Re the small engines and large gear, seems to me that approach has been used to make a pseudo radial engine. The trick is balancing the power output of the individual engines so they're not fighting each other.
     
    bmcj likes this.
  8. May 15, 2019 #8

    BBerson

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    You don't need a multi rating for any EA-B if single seat.
    Assuming the operating limitations don't mention any such need for a multi rating.
    Can go ultralight also.

    I doubt that coupled hybrids on the future market will need a multi rating.
     
  9. May 15, 2019 #9

    13brv3

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    Thanks for the comments. I agree that it should be considered single engine if built as a package, with a single control.

    I wasn't aware of the exception for single seat experimentals, but I found several references to it FAR 61.31(l). As you said, you also have to get the FAA/DAR to not require a ME rating in the operating limitations. The Cri-Cri is a good example of this. It's really good to know of this potential option, so thanks.

    All in all, it sounds like I could find a way to do this for a single seat aircraft one way or another.

    Thanks again,
    Rusty
     
  10. May 15, 2019 #10

    TFF

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    Usually the operating instructions make a blanket statement like “must have appropriate license”. Really only room to ask forgiveness if caught. In the 80s and 90s maybe, but I doubt modern OI will anything but what is already published as the template.
     
  11. May 15, 2019 #11

    13brv3

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    Yeah, that would definitely be open to interpretation. I'll be using a DAR for another project in the next couple months, and I'll make a note to ask him about this.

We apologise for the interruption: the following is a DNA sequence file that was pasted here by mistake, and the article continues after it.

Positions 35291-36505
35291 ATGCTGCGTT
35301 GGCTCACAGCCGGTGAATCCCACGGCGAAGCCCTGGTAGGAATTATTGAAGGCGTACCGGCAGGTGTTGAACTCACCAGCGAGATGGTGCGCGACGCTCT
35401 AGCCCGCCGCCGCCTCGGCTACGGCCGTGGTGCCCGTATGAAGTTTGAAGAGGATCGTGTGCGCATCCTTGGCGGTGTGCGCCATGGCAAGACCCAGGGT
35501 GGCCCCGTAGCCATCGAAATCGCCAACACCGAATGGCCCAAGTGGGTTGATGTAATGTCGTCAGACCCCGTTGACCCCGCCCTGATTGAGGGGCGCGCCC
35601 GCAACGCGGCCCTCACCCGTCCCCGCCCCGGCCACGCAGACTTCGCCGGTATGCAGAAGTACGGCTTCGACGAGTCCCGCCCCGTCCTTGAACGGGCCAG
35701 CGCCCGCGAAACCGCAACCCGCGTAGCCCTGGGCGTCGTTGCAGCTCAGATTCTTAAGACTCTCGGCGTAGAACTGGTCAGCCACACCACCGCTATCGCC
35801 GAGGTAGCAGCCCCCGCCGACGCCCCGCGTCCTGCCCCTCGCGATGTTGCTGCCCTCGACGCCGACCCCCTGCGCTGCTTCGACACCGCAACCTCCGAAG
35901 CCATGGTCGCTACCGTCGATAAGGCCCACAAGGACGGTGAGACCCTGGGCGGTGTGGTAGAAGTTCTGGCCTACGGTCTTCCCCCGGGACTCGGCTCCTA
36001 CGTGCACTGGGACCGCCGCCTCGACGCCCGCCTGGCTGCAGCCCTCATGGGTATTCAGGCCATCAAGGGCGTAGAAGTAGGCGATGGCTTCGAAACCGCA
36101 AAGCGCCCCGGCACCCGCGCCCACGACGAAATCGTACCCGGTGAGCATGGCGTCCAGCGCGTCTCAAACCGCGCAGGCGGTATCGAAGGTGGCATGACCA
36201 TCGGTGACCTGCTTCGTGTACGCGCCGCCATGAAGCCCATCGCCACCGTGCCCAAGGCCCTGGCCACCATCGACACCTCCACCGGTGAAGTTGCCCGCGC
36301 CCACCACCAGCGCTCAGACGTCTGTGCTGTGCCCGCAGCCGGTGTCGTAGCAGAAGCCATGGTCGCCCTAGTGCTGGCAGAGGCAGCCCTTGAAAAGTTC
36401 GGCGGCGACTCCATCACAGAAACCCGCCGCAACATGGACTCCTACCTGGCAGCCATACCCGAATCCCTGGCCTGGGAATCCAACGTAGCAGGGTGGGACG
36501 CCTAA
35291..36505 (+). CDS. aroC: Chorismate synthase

12. May 15, 2019 #12

    BJC

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    Does a multi-engine, multi-seat E-AB, flown solo, require a ME rating?

    Thanks,


    BJC
     
  13. May 15, 2019 #13

    13brv3

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    Good question. It sounds to me like you could fly it solo without a ME rating. Here's an excerpt from 61.31.

    (l) Exceptions. (1) This section does
    not require a category and class rating
    for aircraft not type-certificated as airplanes,
    rotorcraft, gliders, lighterthan-
    air aircraft, powered-lifts, powered
    parachutes, or weight-shift-control
    aircraft.
    (2) The rating limitations of this section
    do not apply to—
    ...
    (B) An experimental certificate, unless
    the operation involves carrying a
    passenger;
     
  14. May 15, 2019 #14

    13brv3

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    I just looked at the operating restrictions for my RV-3B and this wording would make it really straightforward if this is what they're still using-

    The pilot in command of this aircraft must hold a pilot certificate or an authorized instructor's endorsement. The pilot in command also must meet the requirements of FAR Part 61.31 (e), (f), (g), (h), (l), and (j) as appropriate.
     
  15. May 15, 2019 #15

    BBerson

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    That's a gray area.
    My helicopter instructor told me anyone other than Student Certificate does not need endorsements.
    That is one of the privileges of Private Certificate, don't need solo endorsements.
    So he said I could buy and solo a multi seat helicopter without an endorsement. That is TC aircraft and his opinion.
    EA-B is different with specific operating limitations.
     
  16. May 16, 2019 #16

    Dana

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    While the regulations allow you to fly solo in an experimental that you don't have a category or class rating for, the operating limitations template they're using nowadays says:
    So it looks like they've closed that loophole, unless you have an older aircraft with older operating limitations.